Synergy in Soil
Researchers look to the soil to deal with rising CO2 levels
Three researchers at Pacific Northwest and Argonne National Laboratories have made a significant step in describing the complex interactions involved in using soil to store carbon, an important player in global climate change. As atmospheric carbon dioxide levels rise, short- and long-term solutions are needed to store carbon removed from the air. Soil provides an abundant, readily available storage option—one designed by nature to hold carbon removed from air by plant photosynthesis.
"Creating short-term solutions, for say the next 50 to 75 years, is critical to buy the world time to come up with greener energy sources and better ways to sequester carbon," said Vanessa Bailey, the team's microbiologist at PNNL.
Bringing together expertise and resources in soil physics, microbiology and chemistry, the researchers described the two major mechanisms they believe control the turnover of carbon in soil. By manipulating these mechanisms, the retention of carbon by soil can increase.
The first mechanism involves chemical alteration driven by the types of minerals present and by the diverse and abundant microbial community, which both stabilizes and releases carbon. Many fungi consume carbon in the soil, converting it into a more stable form; however, a portion of the consumed carbon is unavoidably respired as carbon dioxide to the atmosphere. While bacteria also contribute to carbon stabilization, they tend to use carbon less efficiently than fungi and to produce residues that are more readily degraded.
Researchers recently made a significant step in in describing the complex interactions involved in using soil to store carbon, an important player in global climate change. Soil provides an abundant, readily available storage option—one designed by nature to hold carbon removed from air by plant photosynthesis.
The second mechanism involves the physical properties of the soil itself. Soil structure, the arrangement of soil particles and the pore spaces between them, helps determine if a soil will hold carbon for decades or release it quickly. When present in certain types of soil pores, the carbon can be protected from microorganisms, oxygen, and other factors that could cause it to be released.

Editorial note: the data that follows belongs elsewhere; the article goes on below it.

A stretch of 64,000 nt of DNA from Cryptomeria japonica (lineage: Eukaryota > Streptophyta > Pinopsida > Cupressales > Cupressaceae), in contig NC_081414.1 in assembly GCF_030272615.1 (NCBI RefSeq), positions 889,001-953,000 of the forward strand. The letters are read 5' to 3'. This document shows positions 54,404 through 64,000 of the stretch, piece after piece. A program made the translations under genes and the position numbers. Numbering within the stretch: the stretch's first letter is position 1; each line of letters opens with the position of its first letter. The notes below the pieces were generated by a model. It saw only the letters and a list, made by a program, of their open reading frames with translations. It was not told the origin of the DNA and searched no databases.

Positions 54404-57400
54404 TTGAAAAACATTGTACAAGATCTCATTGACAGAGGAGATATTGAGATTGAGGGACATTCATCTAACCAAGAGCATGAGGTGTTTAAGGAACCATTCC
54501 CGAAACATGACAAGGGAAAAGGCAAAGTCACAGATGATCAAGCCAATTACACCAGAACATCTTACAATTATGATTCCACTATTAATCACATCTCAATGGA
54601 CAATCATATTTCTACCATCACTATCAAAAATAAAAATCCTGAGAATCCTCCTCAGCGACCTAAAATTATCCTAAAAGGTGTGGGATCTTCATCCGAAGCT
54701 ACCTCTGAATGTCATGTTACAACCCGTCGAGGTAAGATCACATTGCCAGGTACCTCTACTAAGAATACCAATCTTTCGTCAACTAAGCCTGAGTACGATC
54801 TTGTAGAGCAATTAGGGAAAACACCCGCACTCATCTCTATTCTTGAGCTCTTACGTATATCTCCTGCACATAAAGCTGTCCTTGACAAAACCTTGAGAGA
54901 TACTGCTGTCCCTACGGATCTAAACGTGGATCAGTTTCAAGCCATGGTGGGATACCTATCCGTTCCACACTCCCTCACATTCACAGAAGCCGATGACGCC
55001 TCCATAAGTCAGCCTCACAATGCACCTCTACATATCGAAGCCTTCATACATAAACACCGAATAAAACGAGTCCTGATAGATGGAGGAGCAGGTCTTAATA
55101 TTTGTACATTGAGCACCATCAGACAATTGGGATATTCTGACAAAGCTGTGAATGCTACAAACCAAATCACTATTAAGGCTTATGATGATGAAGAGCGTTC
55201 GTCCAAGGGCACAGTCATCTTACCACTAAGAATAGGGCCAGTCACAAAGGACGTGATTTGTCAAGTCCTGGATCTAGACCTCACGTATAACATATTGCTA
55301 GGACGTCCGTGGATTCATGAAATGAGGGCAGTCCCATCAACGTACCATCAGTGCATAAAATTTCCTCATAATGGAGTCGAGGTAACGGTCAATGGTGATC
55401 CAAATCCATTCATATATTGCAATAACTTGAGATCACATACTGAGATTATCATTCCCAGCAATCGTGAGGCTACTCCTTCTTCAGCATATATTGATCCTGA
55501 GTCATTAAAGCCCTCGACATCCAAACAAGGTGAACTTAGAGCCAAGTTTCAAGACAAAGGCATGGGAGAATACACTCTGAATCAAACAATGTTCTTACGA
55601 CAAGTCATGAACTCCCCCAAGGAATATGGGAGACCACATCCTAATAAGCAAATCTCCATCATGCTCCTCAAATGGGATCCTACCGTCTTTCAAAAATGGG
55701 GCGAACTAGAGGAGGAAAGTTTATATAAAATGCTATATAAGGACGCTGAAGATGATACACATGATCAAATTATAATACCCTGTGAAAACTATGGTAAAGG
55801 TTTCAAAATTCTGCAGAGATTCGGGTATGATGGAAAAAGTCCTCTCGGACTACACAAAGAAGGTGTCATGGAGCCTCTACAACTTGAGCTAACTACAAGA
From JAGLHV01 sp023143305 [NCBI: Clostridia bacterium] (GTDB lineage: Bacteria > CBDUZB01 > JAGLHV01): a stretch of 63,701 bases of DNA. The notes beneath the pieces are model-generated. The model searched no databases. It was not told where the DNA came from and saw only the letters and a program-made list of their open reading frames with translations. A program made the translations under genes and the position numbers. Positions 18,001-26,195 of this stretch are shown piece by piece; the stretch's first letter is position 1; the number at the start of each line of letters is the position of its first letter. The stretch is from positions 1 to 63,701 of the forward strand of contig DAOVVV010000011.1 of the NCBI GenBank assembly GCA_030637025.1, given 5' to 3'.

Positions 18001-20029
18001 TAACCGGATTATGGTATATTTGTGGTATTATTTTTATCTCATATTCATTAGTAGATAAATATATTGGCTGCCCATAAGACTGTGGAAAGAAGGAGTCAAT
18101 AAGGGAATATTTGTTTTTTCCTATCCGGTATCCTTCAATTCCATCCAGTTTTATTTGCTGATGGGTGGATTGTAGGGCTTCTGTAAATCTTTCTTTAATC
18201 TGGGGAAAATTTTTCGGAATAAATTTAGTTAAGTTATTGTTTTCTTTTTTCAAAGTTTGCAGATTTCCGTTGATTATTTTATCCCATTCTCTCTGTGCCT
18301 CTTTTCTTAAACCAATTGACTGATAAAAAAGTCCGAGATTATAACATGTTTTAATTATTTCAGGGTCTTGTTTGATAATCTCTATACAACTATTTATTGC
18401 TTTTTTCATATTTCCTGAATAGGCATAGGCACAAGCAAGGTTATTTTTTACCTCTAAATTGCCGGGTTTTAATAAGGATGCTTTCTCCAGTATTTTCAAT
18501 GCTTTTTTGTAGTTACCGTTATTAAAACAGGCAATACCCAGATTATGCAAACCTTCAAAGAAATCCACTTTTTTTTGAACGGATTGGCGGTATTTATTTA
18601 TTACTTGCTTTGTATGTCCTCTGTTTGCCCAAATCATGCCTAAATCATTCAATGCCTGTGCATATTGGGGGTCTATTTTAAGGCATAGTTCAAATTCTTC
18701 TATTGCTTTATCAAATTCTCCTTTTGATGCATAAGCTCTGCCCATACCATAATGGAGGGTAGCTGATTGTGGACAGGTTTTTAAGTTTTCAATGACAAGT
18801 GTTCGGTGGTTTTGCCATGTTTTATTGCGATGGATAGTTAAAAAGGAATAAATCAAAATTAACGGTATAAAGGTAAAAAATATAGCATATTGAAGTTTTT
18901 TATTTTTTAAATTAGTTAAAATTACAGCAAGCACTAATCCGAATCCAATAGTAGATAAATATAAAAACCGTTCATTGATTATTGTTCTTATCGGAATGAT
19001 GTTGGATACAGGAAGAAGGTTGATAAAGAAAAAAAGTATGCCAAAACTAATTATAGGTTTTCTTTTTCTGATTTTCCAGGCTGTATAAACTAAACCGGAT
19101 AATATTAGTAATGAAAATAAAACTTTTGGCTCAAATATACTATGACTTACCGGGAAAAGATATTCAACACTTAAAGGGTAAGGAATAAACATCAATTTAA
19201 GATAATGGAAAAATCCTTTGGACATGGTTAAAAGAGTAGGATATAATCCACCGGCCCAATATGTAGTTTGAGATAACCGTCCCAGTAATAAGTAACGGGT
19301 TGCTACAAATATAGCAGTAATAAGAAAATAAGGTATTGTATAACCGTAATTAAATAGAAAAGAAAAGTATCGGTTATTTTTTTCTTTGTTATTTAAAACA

"We were able to clearly identify these mechanisms because we looked at the soil from a variety of scientific perspectives," said Jim Amonette, the team's soil chemist also at PNNL.
To increase the persistence of carbon in soil, the research team provided several recommendations. Encouraging the fungal community and increasing carbon inputs from roots by minimizing tillage and planting perennial crops enhances soil structure and increases carbon storage times. Managing water is also important. Cycling between moist and dry conditions, and avoiding long periods at either extreme, promotes chemical transformations to more recalcitrant forms of carbon.
This research is part of the U.S. Department of Energy Consortium for Research on Enhancing Carbon Sequestration in Terrestrial Ecosystems (CSiTE) which also includes researchers at Oak Ridge National Laboratory.
In the near future, these researchers plan to develop methods to screen soils for carbon sequestration potential based on their microbial communities. On the horizon, researchers are looking at amending soil with highly persistent "biochar" that is produced when biomass is burned under low-oxygen conditions to release energy. This revolutionary approach may offer a long-term soil-based solution to the global climate change problem.
Collaborators: Argonne National Laboratory, Oak Ridge National Laboratory, Joint Global Change Research Institute
Funding agency: U.S. Department of Energy, Office of Science, Office of Biological and Environmental Research
Citation: Jastrow JD, JE Amonette, and VL Bailey. 2007. "Mechanisms controlling soil carbon turnover and their potential application for enhancing carbon sequestration." Climatic Change 80(1-2):5-23.